Two Stage Telegraph and Telephone Transmitter built by AB9ZG.
One of my antique radio friends built this transmitter some years back, a very true and authentic reproduction. I admired it at the time, not sure I ever worked him with it, but remembered it fondly.
Jon, the builder, kindly entrusted it to me as the caretaker, and looks like, given the weekend weather, I’ve finally got time to get it unpacked, tested, fired up, and on the air. Long, cold winter nights in Maine are ideal for radio.
I was therefore delighted to be contacted a few weeks by Jon, asking if I had interest in his creation. In any case, wanted to share Jon’s handiwork with my radio, and non-radio friends.
It is crystal controlled, you can see the xtal on the right of the upper deck.
The upper desk is the RF section, and the lower deck the power supply and modulator.
Ideally I’d like to find or build an old table so I can set up a replica 1920/30s station, complete with one of the early National SW-3 receivers.
I’ll post more as I get it on the air and operating!
– Bruce W1UJR
Had a few minutes this morning to get Scott W9WFA’s old National NC-101X out of storage and onto the new 1930s station desk. I’ll be moving the other 101X over once the restoration is finished, but it’ll be on the workbench for a bit, so time to fire up something else.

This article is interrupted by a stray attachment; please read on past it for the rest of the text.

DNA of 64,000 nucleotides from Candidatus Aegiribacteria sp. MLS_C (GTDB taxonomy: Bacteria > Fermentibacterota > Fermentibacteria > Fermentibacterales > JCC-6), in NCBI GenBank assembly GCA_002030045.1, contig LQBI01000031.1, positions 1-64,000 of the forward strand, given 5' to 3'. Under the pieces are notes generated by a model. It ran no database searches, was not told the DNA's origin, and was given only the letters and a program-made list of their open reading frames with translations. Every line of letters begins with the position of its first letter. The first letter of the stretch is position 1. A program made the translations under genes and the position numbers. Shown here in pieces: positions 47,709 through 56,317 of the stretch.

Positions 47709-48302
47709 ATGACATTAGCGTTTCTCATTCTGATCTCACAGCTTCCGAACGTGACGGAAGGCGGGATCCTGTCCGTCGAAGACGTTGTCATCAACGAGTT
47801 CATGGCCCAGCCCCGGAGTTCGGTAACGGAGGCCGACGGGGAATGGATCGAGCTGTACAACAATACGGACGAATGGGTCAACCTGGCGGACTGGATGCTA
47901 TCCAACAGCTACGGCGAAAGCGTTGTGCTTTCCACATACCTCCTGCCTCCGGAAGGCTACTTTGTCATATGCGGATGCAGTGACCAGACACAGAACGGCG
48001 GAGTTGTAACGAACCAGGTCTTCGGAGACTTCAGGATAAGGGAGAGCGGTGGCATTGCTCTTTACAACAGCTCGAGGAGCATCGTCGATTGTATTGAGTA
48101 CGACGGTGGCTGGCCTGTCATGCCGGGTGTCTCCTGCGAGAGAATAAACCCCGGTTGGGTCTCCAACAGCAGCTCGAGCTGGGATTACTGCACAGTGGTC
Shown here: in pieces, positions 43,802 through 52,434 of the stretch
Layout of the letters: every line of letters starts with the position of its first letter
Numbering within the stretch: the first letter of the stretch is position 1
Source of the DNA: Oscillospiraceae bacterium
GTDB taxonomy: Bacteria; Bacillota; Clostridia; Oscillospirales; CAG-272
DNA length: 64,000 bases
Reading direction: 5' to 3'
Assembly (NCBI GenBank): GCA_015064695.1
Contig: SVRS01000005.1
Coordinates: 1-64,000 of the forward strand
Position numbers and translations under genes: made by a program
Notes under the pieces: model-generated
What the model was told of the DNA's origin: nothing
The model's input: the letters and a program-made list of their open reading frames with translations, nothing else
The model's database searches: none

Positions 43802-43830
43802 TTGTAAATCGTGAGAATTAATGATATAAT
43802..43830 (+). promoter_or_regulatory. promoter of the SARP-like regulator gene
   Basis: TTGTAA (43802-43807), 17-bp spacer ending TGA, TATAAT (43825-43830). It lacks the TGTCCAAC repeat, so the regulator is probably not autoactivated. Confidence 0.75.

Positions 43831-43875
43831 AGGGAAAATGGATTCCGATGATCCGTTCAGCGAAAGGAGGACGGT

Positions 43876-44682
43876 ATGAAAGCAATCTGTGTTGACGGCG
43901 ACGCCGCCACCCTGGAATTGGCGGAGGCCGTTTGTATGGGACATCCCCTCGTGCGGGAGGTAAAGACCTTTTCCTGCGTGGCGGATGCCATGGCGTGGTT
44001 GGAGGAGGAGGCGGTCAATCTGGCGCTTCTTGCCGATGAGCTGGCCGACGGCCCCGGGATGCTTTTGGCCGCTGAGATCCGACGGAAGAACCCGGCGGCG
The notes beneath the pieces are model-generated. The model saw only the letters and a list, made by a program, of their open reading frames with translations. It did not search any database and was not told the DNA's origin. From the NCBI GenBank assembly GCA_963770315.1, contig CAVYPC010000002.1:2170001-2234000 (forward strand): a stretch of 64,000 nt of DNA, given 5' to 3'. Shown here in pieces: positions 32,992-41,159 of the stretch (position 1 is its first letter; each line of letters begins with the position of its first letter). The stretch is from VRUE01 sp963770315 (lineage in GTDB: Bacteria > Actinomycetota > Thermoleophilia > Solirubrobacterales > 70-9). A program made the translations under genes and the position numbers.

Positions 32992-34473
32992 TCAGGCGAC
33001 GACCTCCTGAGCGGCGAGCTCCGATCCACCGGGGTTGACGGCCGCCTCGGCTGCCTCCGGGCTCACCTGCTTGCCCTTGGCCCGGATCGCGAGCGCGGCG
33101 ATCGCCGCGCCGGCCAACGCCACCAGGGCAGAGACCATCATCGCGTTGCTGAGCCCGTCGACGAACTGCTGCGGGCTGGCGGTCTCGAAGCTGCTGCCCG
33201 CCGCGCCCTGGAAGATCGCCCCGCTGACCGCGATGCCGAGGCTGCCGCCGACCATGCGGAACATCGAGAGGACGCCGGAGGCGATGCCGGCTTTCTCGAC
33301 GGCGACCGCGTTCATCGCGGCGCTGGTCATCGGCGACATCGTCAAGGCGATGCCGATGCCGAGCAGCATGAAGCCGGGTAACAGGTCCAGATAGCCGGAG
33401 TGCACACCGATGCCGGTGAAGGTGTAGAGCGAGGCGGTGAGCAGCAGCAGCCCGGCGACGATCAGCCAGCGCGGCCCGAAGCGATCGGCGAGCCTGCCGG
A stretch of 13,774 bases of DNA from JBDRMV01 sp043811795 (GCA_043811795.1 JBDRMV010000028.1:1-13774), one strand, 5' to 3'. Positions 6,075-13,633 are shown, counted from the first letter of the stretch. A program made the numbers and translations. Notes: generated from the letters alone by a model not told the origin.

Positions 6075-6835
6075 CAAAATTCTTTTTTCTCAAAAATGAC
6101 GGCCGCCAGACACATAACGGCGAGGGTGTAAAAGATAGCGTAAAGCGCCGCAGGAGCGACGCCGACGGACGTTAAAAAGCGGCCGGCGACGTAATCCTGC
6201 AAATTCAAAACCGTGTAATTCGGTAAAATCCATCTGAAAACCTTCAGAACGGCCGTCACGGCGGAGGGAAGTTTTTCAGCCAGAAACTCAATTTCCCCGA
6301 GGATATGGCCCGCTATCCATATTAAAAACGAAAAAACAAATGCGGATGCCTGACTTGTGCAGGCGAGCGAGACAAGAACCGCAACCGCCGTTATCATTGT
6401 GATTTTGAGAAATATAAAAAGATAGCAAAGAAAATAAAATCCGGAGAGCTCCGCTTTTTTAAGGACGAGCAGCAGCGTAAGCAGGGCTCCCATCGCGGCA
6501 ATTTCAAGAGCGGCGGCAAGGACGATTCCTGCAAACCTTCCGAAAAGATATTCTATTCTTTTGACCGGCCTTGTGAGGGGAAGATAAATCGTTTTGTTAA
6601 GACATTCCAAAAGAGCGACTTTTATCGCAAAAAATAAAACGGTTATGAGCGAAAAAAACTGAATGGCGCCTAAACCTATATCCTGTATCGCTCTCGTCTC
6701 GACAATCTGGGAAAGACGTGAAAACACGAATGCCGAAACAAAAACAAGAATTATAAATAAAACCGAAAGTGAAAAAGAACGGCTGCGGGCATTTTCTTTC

Listening to 40 meter CW on the National NC-101X receiver with the green “magic eye” tuning indicator. Bands are pretty lousy this morning, much static.
Transmitter is a MOPA (Master Oscillator Power Amplifier) built by amateur radio operator AB9ZG, modeled after one of the early Aero designs.
CW “Bug” (keying device for transmitter) is an early Vibroplex “Zephyr” model built in New York City. Believe this belonged to my Elmer Dick W2UJR. “Cans” (headphones) are vintage Brandes “Superior” model, built also in New York City in the late 1920s or early 30s.
Antenna is a traditional balanced feed line 160 meter dipole up about 50’, right on the coast.
Photos on wall are of a teenage ham radio operator from the 1930s who lived in Kennebunk, Maine. The other of some young radio hams from Syracuse, NY in a home built ham shack.
73 DE Bruce W1UJR